Full Text Available We present a detailed numerical study on the effects of a non-dipole magnetic field on the Earth's plasma sheet electron distribution and its implication for diffuse auroral precipitation. Use of the modified bounce-averaged Fokker-Planck equation developed in the companion paper by Ni et al. (2012 for 2-D non-dipole magnetic fields suggests that we can adopt a numerical scheme similar to that used for a dipole field, but should evaluate bounce-averaged diffusion coefficients and bounce period related terms in non-dipole magnetic fields. Focusing on nightside whistler-mode chorus waves at L = 6, and using various Dungey magnetic models, we calculate and compare of the bounce-averaged diffusion coefficients in each case. Using the Alternative Direction Implicit (ADI scheme to numerically solve the 2-D Fokker-Planck diffusion equation, we demonstrate that chorus driven resonant scattering causes plasma sheet electrons to be scattered much faster into loss cone in a non-dipole field than a dipole. The electrons subject to such scattering extends to lower energies and higher equatorial pitch angles when the southward interplanetary magnetic field (IMF increases in the Dungey magnetic model. Furthermore, we find that changes in the diffusion coefficients are the dominant factor responsible for variations in the modeled temporal evolution of plasma sheet electron distribution. Our study demonstrates that the effects of realistic ambient magnetic fields need to be incorporated into both the evaluation of resonant diffusion coefficients and the calculation of Fokker-Planck diffusion equation to understand quantitatively the evolution of plasma sheet electron distribution and the occurrence of diffuse aurora, in particular at L > 5 during geomagnetically disturbed periods when the ambient magnetic field considerably deviates from a magnetic dipole.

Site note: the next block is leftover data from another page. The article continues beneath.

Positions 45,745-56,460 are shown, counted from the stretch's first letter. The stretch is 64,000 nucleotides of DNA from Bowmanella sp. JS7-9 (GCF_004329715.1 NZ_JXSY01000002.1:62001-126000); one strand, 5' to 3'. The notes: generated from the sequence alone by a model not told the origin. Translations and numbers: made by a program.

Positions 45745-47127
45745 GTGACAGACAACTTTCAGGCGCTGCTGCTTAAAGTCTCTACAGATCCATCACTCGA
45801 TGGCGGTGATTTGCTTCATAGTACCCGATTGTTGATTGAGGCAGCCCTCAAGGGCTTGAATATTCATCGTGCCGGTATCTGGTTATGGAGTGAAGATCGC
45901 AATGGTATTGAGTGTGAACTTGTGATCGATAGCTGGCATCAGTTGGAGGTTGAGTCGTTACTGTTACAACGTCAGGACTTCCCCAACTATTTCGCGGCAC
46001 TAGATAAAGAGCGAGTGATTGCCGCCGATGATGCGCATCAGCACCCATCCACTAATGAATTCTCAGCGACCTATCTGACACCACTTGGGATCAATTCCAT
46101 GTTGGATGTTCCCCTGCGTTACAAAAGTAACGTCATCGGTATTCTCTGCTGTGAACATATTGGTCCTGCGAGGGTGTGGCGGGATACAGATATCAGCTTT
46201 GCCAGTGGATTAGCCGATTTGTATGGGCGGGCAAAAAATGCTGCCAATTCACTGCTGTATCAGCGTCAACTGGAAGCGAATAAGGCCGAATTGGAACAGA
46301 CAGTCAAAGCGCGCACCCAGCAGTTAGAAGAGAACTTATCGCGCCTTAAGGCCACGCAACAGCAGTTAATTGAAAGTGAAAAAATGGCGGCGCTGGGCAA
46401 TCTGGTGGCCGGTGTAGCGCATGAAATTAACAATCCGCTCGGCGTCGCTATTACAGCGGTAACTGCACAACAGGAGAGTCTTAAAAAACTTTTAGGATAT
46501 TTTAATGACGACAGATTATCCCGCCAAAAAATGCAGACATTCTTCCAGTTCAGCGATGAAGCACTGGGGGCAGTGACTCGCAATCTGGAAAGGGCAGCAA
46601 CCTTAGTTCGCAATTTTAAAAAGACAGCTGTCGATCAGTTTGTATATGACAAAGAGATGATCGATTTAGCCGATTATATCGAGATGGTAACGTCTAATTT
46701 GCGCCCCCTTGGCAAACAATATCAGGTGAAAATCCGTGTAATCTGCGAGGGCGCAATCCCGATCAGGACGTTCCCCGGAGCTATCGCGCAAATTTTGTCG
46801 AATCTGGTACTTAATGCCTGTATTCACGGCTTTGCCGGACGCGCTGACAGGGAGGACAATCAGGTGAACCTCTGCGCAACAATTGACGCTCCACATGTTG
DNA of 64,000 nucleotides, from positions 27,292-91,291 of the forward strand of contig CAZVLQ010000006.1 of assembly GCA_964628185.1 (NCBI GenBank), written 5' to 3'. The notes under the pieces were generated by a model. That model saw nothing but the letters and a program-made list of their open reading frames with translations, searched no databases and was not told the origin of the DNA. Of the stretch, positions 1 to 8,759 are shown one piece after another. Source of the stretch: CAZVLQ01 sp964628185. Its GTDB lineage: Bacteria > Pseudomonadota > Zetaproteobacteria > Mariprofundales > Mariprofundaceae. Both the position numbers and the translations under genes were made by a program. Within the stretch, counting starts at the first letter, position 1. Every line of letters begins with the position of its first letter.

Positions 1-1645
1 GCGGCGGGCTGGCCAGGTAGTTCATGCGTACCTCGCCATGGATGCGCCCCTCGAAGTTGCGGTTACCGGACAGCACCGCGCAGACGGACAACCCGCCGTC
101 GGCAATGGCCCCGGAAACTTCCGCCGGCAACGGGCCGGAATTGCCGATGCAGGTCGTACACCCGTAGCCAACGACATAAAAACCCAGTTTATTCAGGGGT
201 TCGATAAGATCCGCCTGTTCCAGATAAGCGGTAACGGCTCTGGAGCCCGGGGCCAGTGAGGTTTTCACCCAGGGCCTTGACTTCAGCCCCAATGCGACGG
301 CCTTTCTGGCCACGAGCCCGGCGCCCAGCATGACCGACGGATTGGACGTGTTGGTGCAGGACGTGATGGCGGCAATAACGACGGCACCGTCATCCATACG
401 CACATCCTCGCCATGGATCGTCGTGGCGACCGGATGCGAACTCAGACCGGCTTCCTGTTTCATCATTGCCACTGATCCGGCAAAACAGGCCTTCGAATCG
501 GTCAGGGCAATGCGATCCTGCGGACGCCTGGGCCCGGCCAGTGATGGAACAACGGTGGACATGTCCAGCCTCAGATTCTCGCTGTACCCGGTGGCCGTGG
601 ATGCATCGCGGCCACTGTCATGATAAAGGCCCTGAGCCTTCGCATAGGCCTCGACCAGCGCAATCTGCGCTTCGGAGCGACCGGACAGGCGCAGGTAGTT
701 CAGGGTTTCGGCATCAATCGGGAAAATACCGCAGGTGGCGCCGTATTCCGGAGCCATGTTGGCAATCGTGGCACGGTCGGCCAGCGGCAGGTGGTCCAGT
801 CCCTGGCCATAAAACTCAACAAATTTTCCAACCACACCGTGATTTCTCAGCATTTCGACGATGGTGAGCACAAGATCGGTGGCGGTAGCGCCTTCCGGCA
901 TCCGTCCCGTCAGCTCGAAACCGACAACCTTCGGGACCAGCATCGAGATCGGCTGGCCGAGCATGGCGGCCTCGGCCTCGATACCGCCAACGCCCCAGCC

1. The preliminary Discussion of the Effect of Vocal Techniques’ Apply to Chorus Art%浅谈合唱表演艺术中声乐技巧的运用

    Institute of Scientific and Technical Information of China (English)

    林艺

    2016-01-01

    Chorus is derived from the medieval religious music, and it has been recognized as a collective vocal music art form by the world after one thousand years’ historical precipitation. With the continuous development of our country’s chorus art in recent years, chorus has not been only a form of singing together, it needs more skills and ways to deduce works in the process of pursuit higher artistic enjoyment, only by this, can it achieve the art of perfect reappearance. Chorus needs soloist to grasp vocal techniques effectively and apply it to the cantata to show the charm of art preferably.%合唱源于中世纪的宗教音乐,经过一千多年的历史沉淀,如今已成为世界人民共同认可的一种集体声乐艺术形式。随着我国近年来合唱艺术的不断发展,合唱已经不仅仅是大家一起唱的形式,在追求更高艺术享受的过程中,它需要更多的技巧及表现手段来演绎作品,才能实现完美的艺术再现。合唱需要合唱者对声乐技巧进行有效合理的把握,然后再将它很好地运用在合唱之中,这样才能更好地表现出合唱的艺术魅力。